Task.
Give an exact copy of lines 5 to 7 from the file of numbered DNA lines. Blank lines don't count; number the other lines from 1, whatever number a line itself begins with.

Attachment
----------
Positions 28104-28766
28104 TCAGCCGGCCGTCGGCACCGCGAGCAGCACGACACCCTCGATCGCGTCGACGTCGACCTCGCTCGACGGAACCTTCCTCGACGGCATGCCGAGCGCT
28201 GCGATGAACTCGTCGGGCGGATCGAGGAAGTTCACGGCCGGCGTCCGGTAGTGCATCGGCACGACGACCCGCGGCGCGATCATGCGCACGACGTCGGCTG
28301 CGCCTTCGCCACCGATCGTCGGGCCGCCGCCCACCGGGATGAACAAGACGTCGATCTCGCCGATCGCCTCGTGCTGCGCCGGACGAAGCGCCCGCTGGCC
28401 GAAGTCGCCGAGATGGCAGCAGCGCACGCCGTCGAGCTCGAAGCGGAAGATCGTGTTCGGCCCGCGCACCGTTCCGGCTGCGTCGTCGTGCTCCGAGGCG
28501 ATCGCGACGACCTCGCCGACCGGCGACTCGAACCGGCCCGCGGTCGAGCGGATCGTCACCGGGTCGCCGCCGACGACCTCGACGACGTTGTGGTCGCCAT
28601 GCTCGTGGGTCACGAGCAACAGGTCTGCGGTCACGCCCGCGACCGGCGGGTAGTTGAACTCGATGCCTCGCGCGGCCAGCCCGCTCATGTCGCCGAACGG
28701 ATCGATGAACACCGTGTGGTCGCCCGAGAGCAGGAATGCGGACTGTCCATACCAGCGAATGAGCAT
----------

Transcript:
28401 GAAGTCGCCGAGATGGCAGCAGCGCACGCCGTCGAGCTCGAAGCGGAAGATCGTGTTCGGCCCGCGCACCGTTCCGGCTGCGTCGTCGTGCTCCGAGGCG
28501 ATCGCGACGACCTCGCCGACCGGCGACTCGAACCGGCCCGCGGTCGAGCGGATCGTCACCGGGTCGCCGCCGACGACCTCGACGACGTTGTGGTCGCCAT
28601 GCTCGTGGGTCACGAGCAACAGGTCTGCGGTCACGCCCGCGACCGGCGGGTAGTTGAACTCGATGCCTCGCGCGGCCAGCCCGCTCATGTCGCCGAACGG